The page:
“This can be put down to the universality of the concept. Everyone can recognize the characters and the situations instantly. And it grafts very easily do different cultures.”

“Kontoret” launches the first of the eight-episode series at 8pm on Sunday on TV4.

Related links:

Oliver Gee (oliver.gee@thelocal.se)

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Your comments about this article

17:43 February 7, 2012 by planethero
could be good :)
17:58 February 7, 2012 by JulieLou40
Yeah wish my Swedish was good enough to be able to watch it :)
20:05 February 7, 2012 by Lukestar1991
@ JulieLou40, well why dont you watch it and learn then??
20:41 February 7, 2012 by eppie
For people that are not able to understand English humor there already is the simpletons version of the office; the American one.

Is it so much to ask to once in a while make an original TV show?
09:27 February 8, 2012 by ardnis
Love this swedish version! The english is the best one, the american not fun at all. Also you need to like the british humor... :-D
11:18 February 8, 2012 by Satch
I've only seen the show Solsidan a few times, but I think it is a super idea to spin off the character for the show. But boy what a commute from Solsidan to Upplands-Väsby LOL.
19:45 February 8, 2012 by mafketis
The peculiar insanities and inanities of office work differ a lot from country to country so remakes make a lot of sense.
11:38 February 9, 2012 by robban70226
lack of creative talent, just another mdiocre Swedish copy cat
18:33 February 9, 2012 by DiegoP
To all the douchebags who think because they like the British office better than the US version they are smarter than the rest of the world; good luck getting extra points from this in your IQ tests.

I am seriously getting annoyed by this.
15:59 February 10, 2012 by Bartorelli
What a load of twaddle....ok ...as "mafketis" says...the peculiar insanities and inanities of office work differ a lot from country to country, but Sweden cannot make comedy remakes of British/American sitcoms.
18:59 February 10, 2012 by james_g
@ Bartorelli - first, assuming you ARE referring to 'The Office', it's a British sitcom, not a British/American one. Second, Americans do seem to have great difficulty in making comedy remakes of British sitcoms - at least remakes that seem funny/amusing to a British audience. Third - "Sweden cannot make comedy remakes of British sitcoms" (yes, edited!) - why not? Fourth (and moving a touch laterally) Sweden makes a much better job of capturing the ambience of 'Antiques Roadshow' than the Americans do!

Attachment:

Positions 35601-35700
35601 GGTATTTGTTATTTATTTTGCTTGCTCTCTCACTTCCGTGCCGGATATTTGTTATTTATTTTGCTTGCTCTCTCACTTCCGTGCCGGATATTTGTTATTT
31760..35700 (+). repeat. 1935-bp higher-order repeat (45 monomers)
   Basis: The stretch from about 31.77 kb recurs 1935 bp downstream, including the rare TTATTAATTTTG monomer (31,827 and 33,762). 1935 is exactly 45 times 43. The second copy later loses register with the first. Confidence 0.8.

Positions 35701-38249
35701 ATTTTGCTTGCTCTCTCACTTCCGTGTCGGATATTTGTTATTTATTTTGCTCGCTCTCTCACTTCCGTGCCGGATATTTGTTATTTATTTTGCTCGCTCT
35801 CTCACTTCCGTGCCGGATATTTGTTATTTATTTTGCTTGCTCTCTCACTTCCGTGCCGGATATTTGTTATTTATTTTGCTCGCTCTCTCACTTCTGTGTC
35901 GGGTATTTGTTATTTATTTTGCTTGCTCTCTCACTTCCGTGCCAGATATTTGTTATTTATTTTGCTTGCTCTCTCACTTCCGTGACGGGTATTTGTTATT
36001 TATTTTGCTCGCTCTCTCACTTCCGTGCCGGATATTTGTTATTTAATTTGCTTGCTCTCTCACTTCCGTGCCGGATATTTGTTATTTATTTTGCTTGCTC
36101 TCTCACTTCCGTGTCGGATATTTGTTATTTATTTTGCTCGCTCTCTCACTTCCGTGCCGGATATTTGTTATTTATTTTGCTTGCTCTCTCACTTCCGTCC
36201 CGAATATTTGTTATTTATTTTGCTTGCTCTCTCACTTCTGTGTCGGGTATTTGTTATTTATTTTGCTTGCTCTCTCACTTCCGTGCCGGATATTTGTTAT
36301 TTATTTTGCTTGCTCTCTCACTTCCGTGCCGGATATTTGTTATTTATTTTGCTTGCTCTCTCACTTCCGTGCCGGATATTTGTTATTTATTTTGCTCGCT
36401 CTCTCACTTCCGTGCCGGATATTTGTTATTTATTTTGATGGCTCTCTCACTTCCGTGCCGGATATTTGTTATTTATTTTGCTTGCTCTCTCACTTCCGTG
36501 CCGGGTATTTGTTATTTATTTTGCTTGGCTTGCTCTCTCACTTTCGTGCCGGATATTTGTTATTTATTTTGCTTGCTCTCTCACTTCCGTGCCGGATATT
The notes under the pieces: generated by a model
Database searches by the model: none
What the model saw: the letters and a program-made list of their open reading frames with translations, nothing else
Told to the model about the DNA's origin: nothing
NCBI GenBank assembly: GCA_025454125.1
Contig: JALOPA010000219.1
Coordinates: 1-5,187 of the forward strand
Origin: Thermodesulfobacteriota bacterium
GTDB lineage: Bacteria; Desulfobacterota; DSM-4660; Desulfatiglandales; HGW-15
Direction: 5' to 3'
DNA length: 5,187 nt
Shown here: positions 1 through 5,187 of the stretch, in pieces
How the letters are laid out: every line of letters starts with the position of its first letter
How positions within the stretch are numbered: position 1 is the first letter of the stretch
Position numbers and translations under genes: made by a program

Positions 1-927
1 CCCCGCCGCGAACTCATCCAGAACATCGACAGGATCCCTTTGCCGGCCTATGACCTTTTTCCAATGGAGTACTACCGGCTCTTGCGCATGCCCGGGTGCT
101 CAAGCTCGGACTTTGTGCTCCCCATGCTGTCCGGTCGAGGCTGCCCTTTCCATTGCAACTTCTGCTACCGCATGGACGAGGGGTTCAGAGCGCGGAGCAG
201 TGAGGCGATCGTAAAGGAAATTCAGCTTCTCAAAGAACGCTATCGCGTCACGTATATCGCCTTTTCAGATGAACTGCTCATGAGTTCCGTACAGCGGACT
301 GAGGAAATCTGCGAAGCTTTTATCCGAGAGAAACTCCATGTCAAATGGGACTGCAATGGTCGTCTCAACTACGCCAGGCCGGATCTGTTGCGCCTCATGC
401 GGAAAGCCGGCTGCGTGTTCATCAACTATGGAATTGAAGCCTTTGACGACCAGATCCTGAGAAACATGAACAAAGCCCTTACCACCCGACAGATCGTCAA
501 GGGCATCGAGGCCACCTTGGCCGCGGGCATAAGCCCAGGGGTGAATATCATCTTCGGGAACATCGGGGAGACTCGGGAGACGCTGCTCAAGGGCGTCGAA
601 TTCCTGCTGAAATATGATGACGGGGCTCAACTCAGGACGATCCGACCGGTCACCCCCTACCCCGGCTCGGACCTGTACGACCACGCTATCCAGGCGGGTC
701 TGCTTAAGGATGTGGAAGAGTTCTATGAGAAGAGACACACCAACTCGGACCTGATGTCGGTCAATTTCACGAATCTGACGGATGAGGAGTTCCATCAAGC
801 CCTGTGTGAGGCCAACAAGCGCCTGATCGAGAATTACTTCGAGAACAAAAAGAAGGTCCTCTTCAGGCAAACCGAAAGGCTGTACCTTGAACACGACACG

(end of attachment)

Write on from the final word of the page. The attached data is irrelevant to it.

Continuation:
12:56 February 11, 2012 by JohnnyEnglish
Both the american and the swedish versions are rubbish. I haven't seen any of them but trust me they are rubbish.
14:09 February 11, 2012 by prince T
dorsin is the best man for the job
20:58 February 13, 2012 by Swedish Meatbulls
personally I was a bit disappointed,expected them to do thingsa bit more Swedish Office.

Also to many product placing. to many sponsored by: But best of all the Swedish Union sponsored the program! Talk about having to much money Sure It would be more fun to make a reality program of the Swedish Unions, It would have us all doubled up!

13:05 February 15, 2012 by BritVik
As to Swedes managing a Swedish version of an English sitcom, they seldom can match - or even understand - the humour. One exception however was 'Albert och Herbert' which to a great extent used the original 'Steptoe & Son' scripts, but modified to Gothenburg humour that is fairly similar to ours. I understand, though, that, as a result, a lot of that humour was lost on the east coast for some reason or other of which I shall not attempt to comment. Sten-Åke Cederhök and Thomas von Brömsen made a good Steptoe and son, but their capacity to emulate English humour has not been matched at any time since. Swedish humour is - well - Swedish. Can't remember when I last truly laughed at anything on SVT in Swedish.

As Swedish Meatballs puts it:- a reality programme about Swedish unions would have us doubled up - there is quite a possibility, but perhaps only if it were based on some of the British unions.